These pressures all increase operating costs and require extensive and expensive investment in information technology, systems and processes. The demands of compliance, reporting, more active client account management and other factors can no longer be satisfied with traditional back-office systems and low-technology customer relationship channels.
The industry is under greater scrutiny and greater pressure to reform itself than ever before. Traditional banking privacy is rapidly being destroyed as banking secrecy in offshore centers and in traditional private banking locations such as Luxembourg and Switzerland is being blown away by a combination of regulatory and fiscal authorities.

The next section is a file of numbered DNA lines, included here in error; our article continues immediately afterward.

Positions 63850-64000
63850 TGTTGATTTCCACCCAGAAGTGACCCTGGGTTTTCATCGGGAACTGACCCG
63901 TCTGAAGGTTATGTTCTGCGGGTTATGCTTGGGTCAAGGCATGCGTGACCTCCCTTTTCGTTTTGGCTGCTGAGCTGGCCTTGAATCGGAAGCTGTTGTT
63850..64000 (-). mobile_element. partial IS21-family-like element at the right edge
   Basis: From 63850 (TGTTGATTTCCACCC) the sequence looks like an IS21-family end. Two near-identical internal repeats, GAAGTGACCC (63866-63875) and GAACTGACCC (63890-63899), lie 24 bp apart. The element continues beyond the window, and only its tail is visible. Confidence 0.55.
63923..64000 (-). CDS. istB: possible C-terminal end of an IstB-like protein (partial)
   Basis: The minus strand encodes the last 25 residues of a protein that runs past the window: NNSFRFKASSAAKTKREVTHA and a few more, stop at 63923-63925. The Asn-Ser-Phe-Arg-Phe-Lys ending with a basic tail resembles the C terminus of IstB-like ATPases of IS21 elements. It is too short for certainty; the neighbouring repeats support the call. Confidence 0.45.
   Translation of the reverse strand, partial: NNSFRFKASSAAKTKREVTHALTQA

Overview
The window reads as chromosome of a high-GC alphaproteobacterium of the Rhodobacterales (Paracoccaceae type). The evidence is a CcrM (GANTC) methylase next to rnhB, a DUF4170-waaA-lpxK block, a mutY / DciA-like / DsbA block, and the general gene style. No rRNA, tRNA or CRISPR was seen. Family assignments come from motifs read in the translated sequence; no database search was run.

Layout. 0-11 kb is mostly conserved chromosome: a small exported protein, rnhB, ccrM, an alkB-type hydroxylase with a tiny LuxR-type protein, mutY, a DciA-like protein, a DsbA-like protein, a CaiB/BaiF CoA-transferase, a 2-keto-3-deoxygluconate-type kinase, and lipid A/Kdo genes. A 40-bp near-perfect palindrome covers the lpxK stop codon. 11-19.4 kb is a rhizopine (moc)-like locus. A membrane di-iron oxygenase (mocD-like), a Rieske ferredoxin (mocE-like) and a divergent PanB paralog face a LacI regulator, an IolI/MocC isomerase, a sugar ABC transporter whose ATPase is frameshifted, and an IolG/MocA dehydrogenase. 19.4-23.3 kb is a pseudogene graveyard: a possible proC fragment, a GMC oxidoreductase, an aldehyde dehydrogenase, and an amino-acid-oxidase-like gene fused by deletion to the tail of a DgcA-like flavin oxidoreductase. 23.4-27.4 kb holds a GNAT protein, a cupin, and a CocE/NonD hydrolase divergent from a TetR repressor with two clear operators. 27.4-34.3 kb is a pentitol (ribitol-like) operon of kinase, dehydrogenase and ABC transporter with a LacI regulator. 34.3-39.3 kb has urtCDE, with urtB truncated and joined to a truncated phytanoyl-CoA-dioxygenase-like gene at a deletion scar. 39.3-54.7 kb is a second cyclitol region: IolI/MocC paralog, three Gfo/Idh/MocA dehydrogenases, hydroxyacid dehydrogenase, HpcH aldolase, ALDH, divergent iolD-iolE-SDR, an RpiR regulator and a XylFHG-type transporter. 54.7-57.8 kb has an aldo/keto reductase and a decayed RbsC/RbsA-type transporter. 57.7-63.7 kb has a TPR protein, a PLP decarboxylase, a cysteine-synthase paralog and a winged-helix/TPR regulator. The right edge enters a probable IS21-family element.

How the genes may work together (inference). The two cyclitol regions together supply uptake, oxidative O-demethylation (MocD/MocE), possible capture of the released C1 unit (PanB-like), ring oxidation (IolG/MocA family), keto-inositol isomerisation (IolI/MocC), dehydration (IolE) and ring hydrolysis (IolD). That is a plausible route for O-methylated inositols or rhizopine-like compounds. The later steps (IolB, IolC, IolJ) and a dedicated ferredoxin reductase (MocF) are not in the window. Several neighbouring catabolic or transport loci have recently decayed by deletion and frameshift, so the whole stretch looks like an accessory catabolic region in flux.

Wealth management firms that want to survive these increasing pressures and succeed in the new environment have a number of options available. The least radical, but most challenging to accomplish, would be to sustain the existing business model attempt to drive it back to acceptable profitability. This is what we term the ‘tweak’ strategy. It involves rationalizing unprofitable clients and increasing revenue per client by cross-selling a broader range of services and products. On the operations side, it means ruthlessly streamlining processes and driving up efficiency across the whole front-to-backoffice chain. It will be especially challenging to reconcile the costs of necessary investment with improving profitability and to satisfy increasing client demands while streamlining and automating the relationship.